Don't go away mad ... the curtain falls on the Lege that wouldn't leave
So it was at the Capitol last week; when push came inevitably to shove, the Republicans called in their own Persuader in the person of U.S. House Majority Leader Tom DeLay. After a week's hammering by the Bug Man, that handful of Republicans who were allowed to have even a small say in the shape of the state's congressional districts finally capitulated, and a deal was done. Reportedly, Sen. Robert Duncan, R-Lubbock, who had stubbornly defended his home District 19 for weeks from the encroachment of House Speaker Tom Craddick, R-Midland, was told he had better accept the best deal he could get -- pairing GOP freshman Randy Neugebauer with veteran Dem Charles Stenholm in a new District 19 drawn in wan hope of defeating the latter. And that was that.
Welcome to Texas citizenship, Sen. Duncan. Join the crowd.
Significantly, Duncan did not appear at the press conference called by Gov. Rick Perry, Lt. Gov. David Dewhurst, and Craddick to announce the joyous occasion. He was certainly welcome, said Perry: "It's an open press conference." Dewhurst assured reporters that "Sen. Duncan supports the new map." Craddick, the Midland cat who swallowed the Lubbock canary, didn't mention the dispute at all.
Perhaps Duncan was still dressing his own wounds and understandably didn't care to join in the general merriment. The Legislature was instead represented by Palestine Sen. Todd Staples and Weatherford Rep. Phil King, who have distinguished themselves this year primarily by their willingness to follow orders.
Nor, of course, was Tom DeLay anywhere in visible evidence, although Dewhurst thanked him for bringing the parties together. No one doubts that the Hammer is a good persuader.
Like T.S. Eliot's Macavity, DeLay is a mystery cat: "You may meet him in a bystreet, you may see him in the square,/But when a crime's discovered then Macavity's not there!" DeLay's stealth politics were assisted considerably by the complete secrecy of the conference committee deliberations -- if they had to submit their handiwork to public view, at least the PR nightmare might give them pause. As we contemplate the wreckage surrounding the last 10 months of Texas politics -- the devastation wreaked upon the congressional districts is only the most visible result -- it's useful to recall how we came to this pass.
The Napoleon of Crime
DeLay began demanding re-redistricting before the regular session began, but with a $10 billion official deficit, the state GOP leadership was initially reluctant to blow up the Lege over DeLay's partisan D.C. project. Dewhurst explicitly rejected redistricting as akin to "contagious flu," and even Craddick thought so little of the idea that he warehoused Atascocita's Joe Crabb as chair of the House Redistricting Committee, on the evident presumption that the querulous Crabb would never have to negotiate that partisan minefield.
But Tom DeLay is not to be deterred by small matters like his home state's legislative priorities, and late in the session it became clear to the Lege, as it has been to the U.S. House, that what DeLay wants, DeLay gets. It's also worth remembering that 2 dozen new House members and a handful of incumbents effectively owe their seats to DeLay's political action committee, Texans for a Republican Majority; the shadows of TRM and the Texas Association of Business loom like a pair of vampires over every vote.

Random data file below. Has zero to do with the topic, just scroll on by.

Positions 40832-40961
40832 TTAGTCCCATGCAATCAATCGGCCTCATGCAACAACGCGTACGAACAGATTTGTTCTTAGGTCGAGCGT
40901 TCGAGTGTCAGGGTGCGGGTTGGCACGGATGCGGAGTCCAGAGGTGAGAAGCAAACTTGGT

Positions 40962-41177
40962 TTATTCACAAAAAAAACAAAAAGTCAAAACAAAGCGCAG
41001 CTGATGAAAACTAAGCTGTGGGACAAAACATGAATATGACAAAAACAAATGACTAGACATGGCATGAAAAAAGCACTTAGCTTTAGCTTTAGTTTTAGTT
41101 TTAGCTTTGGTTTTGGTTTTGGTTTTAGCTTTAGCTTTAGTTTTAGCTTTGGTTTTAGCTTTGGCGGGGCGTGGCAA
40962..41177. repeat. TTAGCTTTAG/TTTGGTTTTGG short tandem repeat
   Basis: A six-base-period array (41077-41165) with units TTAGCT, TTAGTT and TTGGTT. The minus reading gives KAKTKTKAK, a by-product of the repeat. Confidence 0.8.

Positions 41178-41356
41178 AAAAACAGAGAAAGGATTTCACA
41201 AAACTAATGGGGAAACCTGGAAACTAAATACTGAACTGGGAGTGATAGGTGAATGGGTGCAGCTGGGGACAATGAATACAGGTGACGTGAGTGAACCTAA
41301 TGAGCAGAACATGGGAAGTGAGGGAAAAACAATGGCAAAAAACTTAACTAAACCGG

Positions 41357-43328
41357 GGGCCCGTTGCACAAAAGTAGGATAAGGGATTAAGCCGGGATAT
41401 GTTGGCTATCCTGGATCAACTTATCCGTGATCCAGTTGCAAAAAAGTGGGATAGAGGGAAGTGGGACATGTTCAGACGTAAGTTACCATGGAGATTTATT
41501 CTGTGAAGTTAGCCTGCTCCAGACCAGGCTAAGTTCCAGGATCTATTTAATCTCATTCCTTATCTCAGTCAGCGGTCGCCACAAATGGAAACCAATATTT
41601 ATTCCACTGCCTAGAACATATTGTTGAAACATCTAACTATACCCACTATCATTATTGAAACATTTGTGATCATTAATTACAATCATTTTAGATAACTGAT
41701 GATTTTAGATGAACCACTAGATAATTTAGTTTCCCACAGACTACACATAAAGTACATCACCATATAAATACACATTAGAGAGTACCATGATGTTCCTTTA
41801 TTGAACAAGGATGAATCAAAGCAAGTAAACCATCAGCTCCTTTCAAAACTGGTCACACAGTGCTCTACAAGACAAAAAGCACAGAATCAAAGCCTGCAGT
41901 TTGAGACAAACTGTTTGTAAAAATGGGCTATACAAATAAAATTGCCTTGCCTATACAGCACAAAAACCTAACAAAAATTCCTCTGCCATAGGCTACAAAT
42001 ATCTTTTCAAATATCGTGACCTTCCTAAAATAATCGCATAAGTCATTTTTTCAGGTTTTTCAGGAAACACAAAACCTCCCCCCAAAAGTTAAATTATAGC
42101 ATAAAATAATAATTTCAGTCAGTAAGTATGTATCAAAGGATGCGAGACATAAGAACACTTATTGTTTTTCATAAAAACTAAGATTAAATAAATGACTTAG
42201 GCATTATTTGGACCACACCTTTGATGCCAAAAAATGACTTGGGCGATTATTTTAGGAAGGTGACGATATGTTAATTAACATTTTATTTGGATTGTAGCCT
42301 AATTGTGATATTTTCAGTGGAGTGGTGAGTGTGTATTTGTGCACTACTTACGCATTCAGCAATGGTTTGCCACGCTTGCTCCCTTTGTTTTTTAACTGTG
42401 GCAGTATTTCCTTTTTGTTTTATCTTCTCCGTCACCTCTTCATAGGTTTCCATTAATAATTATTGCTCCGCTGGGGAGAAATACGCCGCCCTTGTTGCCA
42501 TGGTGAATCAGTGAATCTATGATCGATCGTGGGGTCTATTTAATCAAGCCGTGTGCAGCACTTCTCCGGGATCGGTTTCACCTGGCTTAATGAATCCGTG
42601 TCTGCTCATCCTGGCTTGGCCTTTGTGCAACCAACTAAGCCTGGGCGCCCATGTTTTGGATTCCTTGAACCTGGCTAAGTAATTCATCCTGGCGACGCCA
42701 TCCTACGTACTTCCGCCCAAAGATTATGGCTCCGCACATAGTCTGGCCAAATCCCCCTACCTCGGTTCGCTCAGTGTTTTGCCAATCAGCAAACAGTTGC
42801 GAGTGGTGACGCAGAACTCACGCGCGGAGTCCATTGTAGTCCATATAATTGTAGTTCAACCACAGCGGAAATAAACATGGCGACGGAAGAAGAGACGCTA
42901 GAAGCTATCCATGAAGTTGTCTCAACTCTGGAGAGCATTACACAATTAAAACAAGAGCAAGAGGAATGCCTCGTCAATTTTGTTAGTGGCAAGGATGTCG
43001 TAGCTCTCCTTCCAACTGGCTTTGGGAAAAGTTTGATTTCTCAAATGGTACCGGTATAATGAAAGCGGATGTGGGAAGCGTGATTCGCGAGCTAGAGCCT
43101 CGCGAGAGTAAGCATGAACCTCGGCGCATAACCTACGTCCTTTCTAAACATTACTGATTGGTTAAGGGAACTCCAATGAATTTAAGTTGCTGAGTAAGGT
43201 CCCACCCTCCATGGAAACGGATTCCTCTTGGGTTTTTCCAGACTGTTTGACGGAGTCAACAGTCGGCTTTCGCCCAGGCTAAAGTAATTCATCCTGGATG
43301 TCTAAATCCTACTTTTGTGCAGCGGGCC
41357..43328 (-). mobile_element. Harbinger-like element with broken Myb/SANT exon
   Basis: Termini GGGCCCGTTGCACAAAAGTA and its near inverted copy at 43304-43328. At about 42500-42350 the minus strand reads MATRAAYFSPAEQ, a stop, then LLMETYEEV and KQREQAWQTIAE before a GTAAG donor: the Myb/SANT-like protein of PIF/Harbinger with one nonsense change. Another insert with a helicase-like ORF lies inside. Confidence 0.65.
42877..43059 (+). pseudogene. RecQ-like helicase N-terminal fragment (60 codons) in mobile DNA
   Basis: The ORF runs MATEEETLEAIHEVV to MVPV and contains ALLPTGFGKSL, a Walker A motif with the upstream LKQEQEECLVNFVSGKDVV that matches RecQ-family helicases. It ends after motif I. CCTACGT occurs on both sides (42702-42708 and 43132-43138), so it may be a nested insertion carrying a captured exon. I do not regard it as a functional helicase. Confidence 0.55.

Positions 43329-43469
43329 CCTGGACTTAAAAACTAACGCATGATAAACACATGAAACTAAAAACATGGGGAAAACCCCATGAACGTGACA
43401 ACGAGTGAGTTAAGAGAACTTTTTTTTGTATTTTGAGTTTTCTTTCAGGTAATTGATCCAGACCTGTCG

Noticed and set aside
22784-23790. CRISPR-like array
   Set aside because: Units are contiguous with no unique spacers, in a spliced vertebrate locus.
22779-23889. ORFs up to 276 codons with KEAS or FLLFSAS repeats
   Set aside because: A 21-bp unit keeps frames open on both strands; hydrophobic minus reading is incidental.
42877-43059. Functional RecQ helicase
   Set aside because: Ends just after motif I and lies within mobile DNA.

Only a session ago, B.C. (Before Craddick), crucial debates on the House floor held an undeniable drama, since the outcome was often uncertain. No more. So it was on redistricting -- it was common knowledge that enough Republicans objected to threaten the entire project, but only a handful dared defy the speaker of the Texas House, let alone the man who would be speaker of the U.S. House.
It was a listless bunch of Republicans who claimed victory last week, having finally, after 10 months, dragged the rotting corpse of re-redistricting over the finish line. On Sunday, at what could have been their celebratory moment, the Senate GOP Caucus was reduced to private wrestling over whether to lift the "probation" imposed earlier on the misbehaving Democrats. Reportedly over the objections of Dewhurst, hotter heads prevailed, and the Democrats will wear their scarlet "P" until 2005.
The Future's So Bright --
But Dewhurst himself had set the tone, refusing to even bring redistricting to its final vote until Craddick's House had proved itself "trustworthy" by passing the oft-delayed government reorganization plan (now HB 7). The Senate had rewritten HB 7 with the purely political intention of punishing maverick Republican Comptroller Carole Keeton Strayhorn by stripping her office of much of its power. Dewhurst needn't have worried -- despite strenuous floor speeches, even from a couple of Republicans, when the House gavel came down on HB 7 the troops voted as directed: 79 to 35, after most of the opposition had long since departed in disgust. Dewhurst had his scalp, and Strayhorn's staffers -- now to be delivered as hostages to the Legislative Budget Board -- should begin looking over their shoulders forthwith.
It was an ignominious close to a dispiriting session; about the best that can be said is that they'll all go home for a few weeks and leave us alone. House Republicans were anticipating a spring school-finance session -- "when we can fix anything we got wrong in government reorg" -- although in the absence of any serious consensus for new money, another special session would be worse than foolhardy.
But that was said repeatedly, alas, about re-redistricting as well, and not only in this space -- with no visible effect on those now in charge of the state, the country, and our fortunes.